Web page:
Anthropology and the Question of Alien Life

Among the SETI (Search for Extra-Terrestrial Life) community, a debate has recently emerged. For decades, and with the imprimatur of the NSF, SETI has passively listened for signals of intelligent life from space. In the novel and film Contact, Carl Sagan envisions a scenario in which scientists, at the Very Large Array facility in New […]

Cool Anthropology

Beyond Spectatorship A hybrid status emerges with a project when participants have the opportunity to interact with site-specific installations and the interactive components of a website. Cool Anthropology has continually explored this hybrid approach through selected themes and creative opportunities for scholars and artists. The concept behind Cool Anthropology began about ten years ago at […]

An Introduction of Borders

When imagining borders, we immediately think or emphasize its crossings, but in everyday life, we see that inspections form a central mechanism of control. This can be seen across international borders such as the US-Mexico border, the Spanish-Moroccan border, borders across waters, and the less visible social and cultural borders of everyday life. Examining social […]

Transitions within Public Sector Anthropology

Anthropologists have long studied the concept of transitions as it applies to people and their cultures. Transitions can come about through various means but are always accompanied by change. Although we study and read about how other cultures are changing, one thing I have heard less about is how applied anthropologists change as they transition […]

Challenges of Mixed-Method Research

Mixed-method research involves inherent challenges that make it at once more gratifying and more difficult than traditional single-method approaches. By “mixed-method,” I am referring to studies that employ a mixture of qualitative and quantitative methods. This approach is a hallmark of most biocultural research, and those of us committed to this approach believe that the triangulation of […]

It’s Not About Sects

As I write this, a coalition of 10 Middle Eastern countries, led by Saudi Arabia, is bombing and blockading Yemen, the poorest country on the Arabian Peninsula and one of the least developed in the world.  Saudi Arabia and its GCC partners are among the wealthiest nations on earth.  In economic terms, Saudi Arabia has […]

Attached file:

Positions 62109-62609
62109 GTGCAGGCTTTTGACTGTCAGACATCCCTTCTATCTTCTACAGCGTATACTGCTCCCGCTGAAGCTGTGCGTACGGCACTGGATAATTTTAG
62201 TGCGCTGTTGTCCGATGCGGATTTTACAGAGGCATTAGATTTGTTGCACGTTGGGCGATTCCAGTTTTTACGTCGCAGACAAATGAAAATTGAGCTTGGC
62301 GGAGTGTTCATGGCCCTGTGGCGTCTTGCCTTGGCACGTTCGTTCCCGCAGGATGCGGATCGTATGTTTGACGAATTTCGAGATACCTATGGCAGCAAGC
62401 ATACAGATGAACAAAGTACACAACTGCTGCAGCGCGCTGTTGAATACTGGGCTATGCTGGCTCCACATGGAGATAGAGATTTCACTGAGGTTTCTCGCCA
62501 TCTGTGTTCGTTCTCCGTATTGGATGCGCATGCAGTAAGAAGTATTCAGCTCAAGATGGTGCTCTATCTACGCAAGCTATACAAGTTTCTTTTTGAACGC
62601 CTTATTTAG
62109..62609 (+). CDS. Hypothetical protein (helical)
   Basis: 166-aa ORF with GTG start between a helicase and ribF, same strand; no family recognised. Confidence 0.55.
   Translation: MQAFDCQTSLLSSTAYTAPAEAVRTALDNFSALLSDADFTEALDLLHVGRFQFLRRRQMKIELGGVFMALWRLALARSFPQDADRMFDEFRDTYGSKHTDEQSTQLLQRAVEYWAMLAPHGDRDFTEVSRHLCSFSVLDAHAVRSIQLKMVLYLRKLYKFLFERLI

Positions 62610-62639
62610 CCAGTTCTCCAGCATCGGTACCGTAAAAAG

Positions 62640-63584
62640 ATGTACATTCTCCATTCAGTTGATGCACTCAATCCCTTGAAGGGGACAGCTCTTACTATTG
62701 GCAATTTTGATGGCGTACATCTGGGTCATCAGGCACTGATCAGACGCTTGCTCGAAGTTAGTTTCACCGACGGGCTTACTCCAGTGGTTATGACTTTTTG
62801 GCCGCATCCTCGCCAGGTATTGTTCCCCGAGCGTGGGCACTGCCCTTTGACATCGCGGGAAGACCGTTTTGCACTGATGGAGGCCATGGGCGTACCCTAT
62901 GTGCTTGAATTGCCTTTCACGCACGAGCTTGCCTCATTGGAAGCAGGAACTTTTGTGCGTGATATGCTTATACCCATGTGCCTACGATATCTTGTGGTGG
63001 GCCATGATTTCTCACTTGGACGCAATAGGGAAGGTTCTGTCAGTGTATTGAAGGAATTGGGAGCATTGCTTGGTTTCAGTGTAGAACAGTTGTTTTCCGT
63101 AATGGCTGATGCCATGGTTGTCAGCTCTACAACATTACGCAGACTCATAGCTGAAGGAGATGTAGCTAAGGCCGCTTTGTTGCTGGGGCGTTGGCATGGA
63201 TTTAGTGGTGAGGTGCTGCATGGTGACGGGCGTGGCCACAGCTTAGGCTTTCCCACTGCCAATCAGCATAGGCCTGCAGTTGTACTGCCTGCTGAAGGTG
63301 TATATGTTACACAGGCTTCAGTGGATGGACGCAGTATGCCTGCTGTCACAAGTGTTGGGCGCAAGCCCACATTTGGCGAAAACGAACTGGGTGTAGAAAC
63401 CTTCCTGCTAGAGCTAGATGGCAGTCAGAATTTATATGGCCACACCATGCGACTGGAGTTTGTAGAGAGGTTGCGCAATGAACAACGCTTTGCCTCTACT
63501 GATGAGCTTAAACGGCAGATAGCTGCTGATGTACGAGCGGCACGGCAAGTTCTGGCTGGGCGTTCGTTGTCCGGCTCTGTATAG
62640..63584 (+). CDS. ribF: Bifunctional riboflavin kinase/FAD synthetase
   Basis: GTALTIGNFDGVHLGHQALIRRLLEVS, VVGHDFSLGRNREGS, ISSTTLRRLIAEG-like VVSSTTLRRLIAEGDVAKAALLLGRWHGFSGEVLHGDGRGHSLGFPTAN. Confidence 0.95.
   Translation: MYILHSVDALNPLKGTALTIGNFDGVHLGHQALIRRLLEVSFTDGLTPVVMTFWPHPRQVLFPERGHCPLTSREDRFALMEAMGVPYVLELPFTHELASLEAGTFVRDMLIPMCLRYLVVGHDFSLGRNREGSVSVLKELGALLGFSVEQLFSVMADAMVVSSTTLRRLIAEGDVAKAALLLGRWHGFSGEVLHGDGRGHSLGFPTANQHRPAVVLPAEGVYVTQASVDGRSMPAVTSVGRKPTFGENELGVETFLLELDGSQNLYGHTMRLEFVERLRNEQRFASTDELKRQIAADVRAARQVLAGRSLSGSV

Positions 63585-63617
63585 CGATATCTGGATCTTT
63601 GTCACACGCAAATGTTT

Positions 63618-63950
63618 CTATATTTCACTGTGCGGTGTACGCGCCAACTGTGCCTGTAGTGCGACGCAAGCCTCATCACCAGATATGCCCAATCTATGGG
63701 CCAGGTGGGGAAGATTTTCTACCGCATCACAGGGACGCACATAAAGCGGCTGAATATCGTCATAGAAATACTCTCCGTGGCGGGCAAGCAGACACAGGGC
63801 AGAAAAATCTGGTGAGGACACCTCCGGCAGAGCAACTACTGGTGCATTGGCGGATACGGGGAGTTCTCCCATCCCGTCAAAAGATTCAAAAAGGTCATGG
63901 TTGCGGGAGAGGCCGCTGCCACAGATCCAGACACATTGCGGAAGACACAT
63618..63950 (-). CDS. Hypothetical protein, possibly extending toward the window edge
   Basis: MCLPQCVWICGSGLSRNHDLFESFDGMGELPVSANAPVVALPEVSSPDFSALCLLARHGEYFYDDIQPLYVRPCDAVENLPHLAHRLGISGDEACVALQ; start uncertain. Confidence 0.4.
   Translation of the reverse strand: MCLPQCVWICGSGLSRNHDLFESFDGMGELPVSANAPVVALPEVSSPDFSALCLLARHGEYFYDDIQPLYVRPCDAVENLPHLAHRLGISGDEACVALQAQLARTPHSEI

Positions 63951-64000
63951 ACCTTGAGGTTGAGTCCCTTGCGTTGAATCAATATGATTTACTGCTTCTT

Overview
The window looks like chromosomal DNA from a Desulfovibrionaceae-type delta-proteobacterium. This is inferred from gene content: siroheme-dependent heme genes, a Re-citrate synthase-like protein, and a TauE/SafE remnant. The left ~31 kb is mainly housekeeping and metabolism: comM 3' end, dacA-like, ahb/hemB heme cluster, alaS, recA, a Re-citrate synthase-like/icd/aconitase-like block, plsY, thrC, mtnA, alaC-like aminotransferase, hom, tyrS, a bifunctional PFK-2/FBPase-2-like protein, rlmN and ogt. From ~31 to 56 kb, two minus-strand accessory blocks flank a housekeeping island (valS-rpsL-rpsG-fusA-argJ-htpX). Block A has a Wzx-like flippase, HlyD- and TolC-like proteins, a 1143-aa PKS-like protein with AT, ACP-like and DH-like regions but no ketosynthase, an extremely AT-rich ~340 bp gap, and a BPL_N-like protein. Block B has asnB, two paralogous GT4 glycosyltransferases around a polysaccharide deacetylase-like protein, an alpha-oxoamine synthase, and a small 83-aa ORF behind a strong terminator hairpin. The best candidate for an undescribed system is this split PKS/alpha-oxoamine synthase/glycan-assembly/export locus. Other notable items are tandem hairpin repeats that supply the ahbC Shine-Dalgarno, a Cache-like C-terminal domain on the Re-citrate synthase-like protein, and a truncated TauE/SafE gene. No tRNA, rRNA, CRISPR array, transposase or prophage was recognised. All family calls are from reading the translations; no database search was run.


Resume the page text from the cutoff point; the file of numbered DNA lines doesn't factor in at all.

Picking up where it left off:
The Civil War and How My Family Became White

In 1862, my great-grandfather, William Harkin, was a 27-year old man living in a small village in County Donegal, Ireland. He would have been ten years old at the start of the Great Famine, but was not one of the millions who died or emigrated. Times were still hard in the 1860s, as British rule […]

Preserving Visual Culture

This winter I had the opportunity to tour the Winterthur Scientific Research and Analysis Laboratory at the Winterthur Museum in Winterthur, Delaware. This is the second campus location of the University of Delaware’s (Newark, Delaware) Art Conservation Department. The University of Delaware is one of four art conservation programs in the nation. The main objective […]

Buffalo’s Revival

Buffalo, New York has a long-standing and ill-fated reputation for poverty and crime. It has been named one of the poorest and most recently, dreariest cities in America. However, in recent years Buffalo has been transitioning into a new place of social and economic revival. The memories of a booming, industrial, and successful city no […]

Theory in Public Sector Anthropology

In graduate school, my favorite course was titled “History of Anthropological Theory.” The course readings, which required a critical engagement with works written by Foucault, Geertz, Stoler, and V. Turner (to name a few), were invigorating and encouraged me to think in a new way—one that sought out nuances, peeled back layers, and identified seemingly […]